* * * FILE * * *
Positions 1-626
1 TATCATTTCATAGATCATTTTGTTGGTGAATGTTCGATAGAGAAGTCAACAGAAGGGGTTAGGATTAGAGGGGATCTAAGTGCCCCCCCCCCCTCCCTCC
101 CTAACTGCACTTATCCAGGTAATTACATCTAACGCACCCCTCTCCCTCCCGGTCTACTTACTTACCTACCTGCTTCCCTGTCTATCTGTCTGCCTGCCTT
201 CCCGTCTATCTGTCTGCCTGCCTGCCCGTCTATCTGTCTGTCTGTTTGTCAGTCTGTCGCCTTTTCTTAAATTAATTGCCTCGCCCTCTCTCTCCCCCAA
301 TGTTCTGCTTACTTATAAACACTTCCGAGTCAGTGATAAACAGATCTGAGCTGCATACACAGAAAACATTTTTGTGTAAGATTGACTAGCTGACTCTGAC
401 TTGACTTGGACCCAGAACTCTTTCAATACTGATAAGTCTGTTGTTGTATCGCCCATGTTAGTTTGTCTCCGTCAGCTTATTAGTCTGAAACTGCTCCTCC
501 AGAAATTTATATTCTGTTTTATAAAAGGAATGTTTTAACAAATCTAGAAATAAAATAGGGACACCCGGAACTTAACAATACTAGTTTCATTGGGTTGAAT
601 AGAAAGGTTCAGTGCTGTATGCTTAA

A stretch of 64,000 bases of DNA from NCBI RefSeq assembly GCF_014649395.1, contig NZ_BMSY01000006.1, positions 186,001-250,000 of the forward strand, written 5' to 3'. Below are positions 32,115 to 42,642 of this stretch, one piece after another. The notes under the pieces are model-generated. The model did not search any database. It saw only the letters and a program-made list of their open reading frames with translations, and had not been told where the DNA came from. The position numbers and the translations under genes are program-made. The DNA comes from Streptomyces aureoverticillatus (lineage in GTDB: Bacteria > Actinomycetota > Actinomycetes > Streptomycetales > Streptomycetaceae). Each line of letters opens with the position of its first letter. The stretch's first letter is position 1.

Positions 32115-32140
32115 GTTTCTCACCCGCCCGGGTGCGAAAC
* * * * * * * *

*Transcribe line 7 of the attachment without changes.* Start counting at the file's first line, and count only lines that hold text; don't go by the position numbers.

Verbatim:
501 AGAAATTTATATTCTGTTTTATAAAAGGAATGTTTTAACAAATCTAGAAATAAAATAGGGACACCCGGAACTTAACAATACTAGTTTCATTGGGTTGAAT